God spoke to me a few mornings ago in bed, two commands; “Be vulnerable. Live as princess.” A vulnerable princess, huh, Lord? Sounded like an odd juxtaposition to me, loaded with negative and vain imagery. I had watched the movie, “The Queen” on a flight prior to that morning. The story takes place inside Buckingham Palace and sepulchers in which the royals have shut themselves up with their servants and riches. Told in quiet scenes of proper behavior and guarded speech, the Queen Elizabeth is icy-cool and resolves to keep the royal family separate from the emotions of the rest of the country. I guess, the Queen of England herself, despite being a familiar real-life model, was definitely not a good reference to the perplexity God spoke to me about. Let’s look at royalty and vulnerability.
To add to the challenge, as “Christian” adults, we often accept the language of being a princess, or daughter or a son of God and yet still struggle—nearly daily and sometimes hourly—with the internal strife of not knowing how to be who He says we are. Propitiously, being royal is not a position one gets through a desire to be royalty; it is bestowed through inheritance and by birth. E.g. Prince Harry didn’t choose to be a royal nor did Prince William choose to be the successor to the throne. But there is a choice in being royalty. A royal’s position has to be individually chosen; they have to choose to take up their responsibility as royalty. While they are royal through birth in divine election, the position must be received and accepted volitionally. Perhaps why, the reminder from God to me—I, too, have royal blood. As born-again children of the Most High, I think it is still hard to live as royalty. Especially if you were one of those ones found and called from poverty, being “a pauper”, or from the highways and byways. People who feel like they’re not worthy struggle to accept our Royal bloodline. I have to choose each day, each waking moment, to live not in the abdication, which is my flesh, but in my chosen position as a princess.
The perception that vulnerability is weakness is actually dangerous to a life of living as royalty defined by the Kingdom. Like the opposite model, the royals of England, I had spent my life pushing away and protecting myself from feeling vulnerable or from being perceived as “too emotional”, willing to mask feelings, suck it up and soldier on.
To feel is to be vulnerable. So to believe vulnerability is weakness is to believe that feeling is weakness. One of my heroes Brené Brown, defines vulnerability as “uncertainty, risk and emotional exposure”. With this definition in mind, let’s think about the way God loves us and the way He calls us to love. Love is uncertain. It’s incredibly risky. And loving someone leaves us emotionally exposed. It’s very scary and we are open to being hurt. But I can’t imagine my life without loving or being loved. Can you?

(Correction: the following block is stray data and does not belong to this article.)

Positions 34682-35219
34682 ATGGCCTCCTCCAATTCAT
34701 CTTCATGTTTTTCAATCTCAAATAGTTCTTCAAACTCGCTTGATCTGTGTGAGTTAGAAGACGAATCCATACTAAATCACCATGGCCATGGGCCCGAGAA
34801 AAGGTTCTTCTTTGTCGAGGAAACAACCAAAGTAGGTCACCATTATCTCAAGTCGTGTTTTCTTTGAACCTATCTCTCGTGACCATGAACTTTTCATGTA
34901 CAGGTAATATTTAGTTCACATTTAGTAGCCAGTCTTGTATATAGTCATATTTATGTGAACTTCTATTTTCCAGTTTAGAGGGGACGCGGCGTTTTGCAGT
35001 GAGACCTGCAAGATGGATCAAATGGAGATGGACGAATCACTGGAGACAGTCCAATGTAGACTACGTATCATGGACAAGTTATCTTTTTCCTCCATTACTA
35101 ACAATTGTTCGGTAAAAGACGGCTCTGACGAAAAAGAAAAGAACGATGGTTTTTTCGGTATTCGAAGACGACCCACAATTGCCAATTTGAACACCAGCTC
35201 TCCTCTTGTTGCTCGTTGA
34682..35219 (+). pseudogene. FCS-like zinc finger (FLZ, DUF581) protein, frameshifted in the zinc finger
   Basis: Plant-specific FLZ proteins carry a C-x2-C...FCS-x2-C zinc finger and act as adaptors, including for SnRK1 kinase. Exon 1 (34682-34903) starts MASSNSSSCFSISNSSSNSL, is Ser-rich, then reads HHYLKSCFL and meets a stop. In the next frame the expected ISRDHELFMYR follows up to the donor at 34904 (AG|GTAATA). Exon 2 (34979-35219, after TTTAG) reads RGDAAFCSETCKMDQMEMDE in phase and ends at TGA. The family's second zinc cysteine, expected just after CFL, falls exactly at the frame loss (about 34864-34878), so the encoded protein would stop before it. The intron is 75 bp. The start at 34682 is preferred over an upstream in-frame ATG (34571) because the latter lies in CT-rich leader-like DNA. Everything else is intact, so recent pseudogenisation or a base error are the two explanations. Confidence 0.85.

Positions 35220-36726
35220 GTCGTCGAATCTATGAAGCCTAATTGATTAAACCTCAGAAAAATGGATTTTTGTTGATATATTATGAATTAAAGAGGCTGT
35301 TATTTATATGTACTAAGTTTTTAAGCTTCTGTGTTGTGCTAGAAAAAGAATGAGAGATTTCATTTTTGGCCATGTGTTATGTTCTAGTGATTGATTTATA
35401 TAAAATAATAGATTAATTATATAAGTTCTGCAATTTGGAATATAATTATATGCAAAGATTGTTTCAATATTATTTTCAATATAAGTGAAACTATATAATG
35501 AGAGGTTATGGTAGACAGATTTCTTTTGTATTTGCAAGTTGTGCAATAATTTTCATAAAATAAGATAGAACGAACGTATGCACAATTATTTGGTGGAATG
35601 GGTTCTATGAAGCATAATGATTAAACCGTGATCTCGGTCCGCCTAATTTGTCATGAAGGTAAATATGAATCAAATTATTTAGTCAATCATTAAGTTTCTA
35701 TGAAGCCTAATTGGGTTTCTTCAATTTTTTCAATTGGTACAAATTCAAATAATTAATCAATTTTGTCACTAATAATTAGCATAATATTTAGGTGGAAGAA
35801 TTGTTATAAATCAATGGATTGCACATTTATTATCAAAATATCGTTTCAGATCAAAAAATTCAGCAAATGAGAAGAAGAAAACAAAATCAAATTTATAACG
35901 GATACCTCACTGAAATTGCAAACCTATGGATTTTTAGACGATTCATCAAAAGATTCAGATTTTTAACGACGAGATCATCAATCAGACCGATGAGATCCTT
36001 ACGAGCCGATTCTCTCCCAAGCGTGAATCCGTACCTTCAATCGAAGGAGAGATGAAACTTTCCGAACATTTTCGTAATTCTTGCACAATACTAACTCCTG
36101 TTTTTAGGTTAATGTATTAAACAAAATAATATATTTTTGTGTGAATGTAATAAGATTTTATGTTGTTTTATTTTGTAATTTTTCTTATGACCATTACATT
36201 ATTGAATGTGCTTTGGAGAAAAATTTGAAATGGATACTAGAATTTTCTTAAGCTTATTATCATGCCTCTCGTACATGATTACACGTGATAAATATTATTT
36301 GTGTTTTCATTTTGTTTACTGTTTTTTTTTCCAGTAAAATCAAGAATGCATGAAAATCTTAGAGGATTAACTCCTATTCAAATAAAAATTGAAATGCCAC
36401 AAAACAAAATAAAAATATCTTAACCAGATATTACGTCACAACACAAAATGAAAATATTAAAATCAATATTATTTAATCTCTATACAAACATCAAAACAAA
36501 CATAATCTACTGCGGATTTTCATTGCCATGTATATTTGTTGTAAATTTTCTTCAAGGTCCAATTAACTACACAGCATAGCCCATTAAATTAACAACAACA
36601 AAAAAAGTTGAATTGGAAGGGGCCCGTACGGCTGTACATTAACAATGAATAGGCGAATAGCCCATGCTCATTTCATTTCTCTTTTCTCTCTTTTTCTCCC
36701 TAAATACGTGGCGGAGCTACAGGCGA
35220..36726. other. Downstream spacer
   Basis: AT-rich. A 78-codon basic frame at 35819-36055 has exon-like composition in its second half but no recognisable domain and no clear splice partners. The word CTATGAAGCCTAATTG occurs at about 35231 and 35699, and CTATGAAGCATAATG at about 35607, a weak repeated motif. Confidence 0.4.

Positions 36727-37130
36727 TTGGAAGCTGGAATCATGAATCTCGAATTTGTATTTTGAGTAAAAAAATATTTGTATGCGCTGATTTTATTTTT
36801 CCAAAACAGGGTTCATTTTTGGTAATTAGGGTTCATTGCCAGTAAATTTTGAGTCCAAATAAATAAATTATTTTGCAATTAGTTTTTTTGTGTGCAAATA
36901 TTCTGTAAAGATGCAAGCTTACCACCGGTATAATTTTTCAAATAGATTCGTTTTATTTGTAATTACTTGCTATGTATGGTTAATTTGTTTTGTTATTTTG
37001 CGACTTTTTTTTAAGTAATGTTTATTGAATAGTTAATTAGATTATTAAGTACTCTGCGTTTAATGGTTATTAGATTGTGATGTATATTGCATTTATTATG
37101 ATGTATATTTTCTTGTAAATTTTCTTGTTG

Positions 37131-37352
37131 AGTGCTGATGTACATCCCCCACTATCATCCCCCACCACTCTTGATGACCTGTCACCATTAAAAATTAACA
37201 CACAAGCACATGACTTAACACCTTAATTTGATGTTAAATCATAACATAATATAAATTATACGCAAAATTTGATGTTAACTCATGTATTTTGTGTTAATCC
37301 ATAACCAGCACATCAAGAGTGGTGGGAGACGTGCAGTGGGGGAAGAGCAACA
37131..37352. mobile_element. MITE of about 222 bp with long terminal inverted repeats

The profound danger as noted above, is we start to think of feeling as weakness. (With the exception of anger which is a secondary emotion.) For example, being geographically far from many I hold close to my heart, I miss many people. Yet letting them know every single time I missed them made me feel “the feels” and so I stoppped. I feared the disappointment of how I feel not be reciprocated, or worse, people have moved on and I am forgotten. So I don’t say it as much, or reveal it, to avoid feeling, to avoid disappointment, to avoid rejection.
Regrettably, vulnerability a.k.a feeling, was wrongly and deeply connected to my value and worth, and gauged with whether I felt like a Princess or not. And these are some of the times I felt vulnerable: I felt vulnerable when I found myself alone in a new unfamiliar town. I felt vulnerable when I went to an event in my hometown not knowing if old friends would still want to be my friend. I felt vulnerable when I stepped into a new church with no nobody I knew. I felt vulnerable when I walked into a gym looking for a community of people my age that I could connect with. I felt vulnerable when I handed in my resumes to potential bosses. I felt vulnerable asking people to pray for me. Do these situations sound like weaknesses? And would God see them as weaknesses? Nope. Vulnerability actually sounds like truth and feels like courage. Truth and courage aren’t always comfortable but they are never weakness.
If this is vulnerability, it is then absolutely synonymous with being royalty. With this new revelation, I realized vulnerability and Princessship is not at all a juxtaposition. It’s even more helpful to look at the etymology of the word vulnerable. The word “vulnerable” is derived from the Latin word vulnerare, meaning “to wound, to be open to attack or damage. The Dictionary defines the word weakness as “the inability to withstand attack or wounding.” It’s clear that vulnerability and weakness a very different concept and in fact I could argue that weakness is actually a lack of vulnerability. Because when we don’t acknowledge how and where we are tender, we are more at risk of not knowing who we are.
I didn’t, but God knew exactly what he meant when he called me to be a vulnerable princess. As I was open to risk and share my process with the scary outside world, I was beginning to discover myself, and the Princess in me.